Methods

Specimens

16 species of Carnivora and 8 species of Dasyuromorphia were sampled, with a total of 34 specimens (20 and 14 specimens respectively; Table 1). Eight of these specimens were sampled previously [31] but were reanalyzed for this study. Specimens for this study were obtained from the Monash University Zoology Teaching Collection (MUZ), Museum Victoria (NMV), Finnish Museum of Natural History (FMNH), Swedish Museum of Natural History (SMNH), and the Museum für Naturkunde (ZMB). Specimens were chosen to reflect the taxonomic breadth of the two orders and for relatively unworn, complete upper and lower tooth rows. When possible, two specimens were sampled of each species.

Table 1

Specimens and measurements

Order

Family

Genus

species

Collection

Number

upper tooth row length

lower tooth row length

upper OPCR

lower OPCR

t

d

a

w

Carnivora

Canidae

Alopex

lagopus

FMNH

1345

3

3

154.25

96.75

3.22

8.71

22.21

56.20

Carnivora

Canidae

Canis

mesomelas

NMV

C32235

3

3

147.25

124.38

5.90

7.54

38.05

64.82

Carnivora

Canidae

Canis

aureus

ZMB

52447

3

3

172.62

132.88

3.37

10.16

19.73

70.00

Carnivora

Canidae

Vulpes

vulpes

NMV

C25076

3

3

153.38

111.38

4.44

9.75

24.49

65.48

Carnivora

Canidae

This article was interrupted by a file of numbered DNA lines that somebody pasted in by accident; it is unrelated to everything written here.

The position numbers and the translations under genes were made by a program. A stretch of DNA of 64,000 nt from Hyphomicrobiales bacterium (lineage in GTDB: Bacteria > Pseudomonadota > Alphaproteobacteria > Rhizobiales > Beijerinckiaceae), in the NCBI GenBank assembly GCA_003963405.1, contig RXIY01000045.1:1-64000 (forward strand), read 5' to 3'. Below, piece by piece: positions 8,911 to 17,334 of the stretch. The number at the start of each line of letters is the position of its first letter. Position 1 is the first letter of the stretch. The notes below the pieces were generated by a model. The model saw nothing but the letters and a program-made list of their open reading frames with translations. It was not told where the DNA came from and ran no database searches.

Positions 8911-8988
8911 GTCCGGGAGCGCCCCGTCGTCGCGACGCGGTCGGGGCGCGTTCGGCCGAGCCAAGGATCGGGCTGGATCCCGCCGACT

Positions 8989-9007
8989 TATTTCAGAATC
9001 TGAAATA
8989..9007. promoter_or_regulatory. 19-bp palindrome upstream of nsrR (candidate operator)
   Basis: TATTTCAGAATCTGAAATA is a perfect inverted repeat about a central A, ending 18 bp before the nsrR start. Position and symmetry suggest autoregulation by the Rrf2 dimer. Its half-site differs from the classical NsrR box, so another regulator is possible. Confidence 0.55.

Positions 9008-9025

Vulpes

vulpes

NMV

C25077

3

3

150.12

113.62

4.10

8.43

25.93

66.88

Carnivora

Felidae

Acinonyx

jubatus

FMNH

U31

2

1

52.62

36.50

4.80

11.41

23.39

108.60

Carnivora

Felidae

Neofelis

nebulosa

NMV

R11997

2

1

42.62

18.38

4.71

14.04

18.55

97.48

Carnivora

Herpestidae

Herpestes

ichneumon

ZMB

83028

3

2

144.25

101.12

2.87

6.04

29.46

41.70

Carnivora

Herpestidae

Mungos

mungo

NMV

R1555

3

2

120.25

80.62

2.70

4.46

31.16

32.81

Carnivora

Herpestidae

Suricata

suricatta

NMV

R2454

3

2

162.62

64.12

1.12

1.24

42.18

38.63

Carnivora

Herpestidae

Suricata

suricatta

NMV

R2486

3

2

143.12

77.25

0.76

1.67

24.43

38.57

Carnivora

Hyaenidae

Crocuta

crocuta

FMNH

30.196

2

1

76.12

55.88

4.77

18.92

14.76

123.00

Carnivora

Mustelidae

Mustela

putorius

NMV

C22360

2

2

73.38

42.88

0.93

3.58

14.56

31.02

Carnivora

Mustelidae

Mustela

putorius

NMV

C32788

2

2

76.38

37.25

1.30

2.96

23.72

32.84

Carnivora

Mustelidae

Mustela

frenata

NMV

C11225

2

2

75.25

41.38

1.17

2.61

24.11

25.76

Carnivora

Mustelidae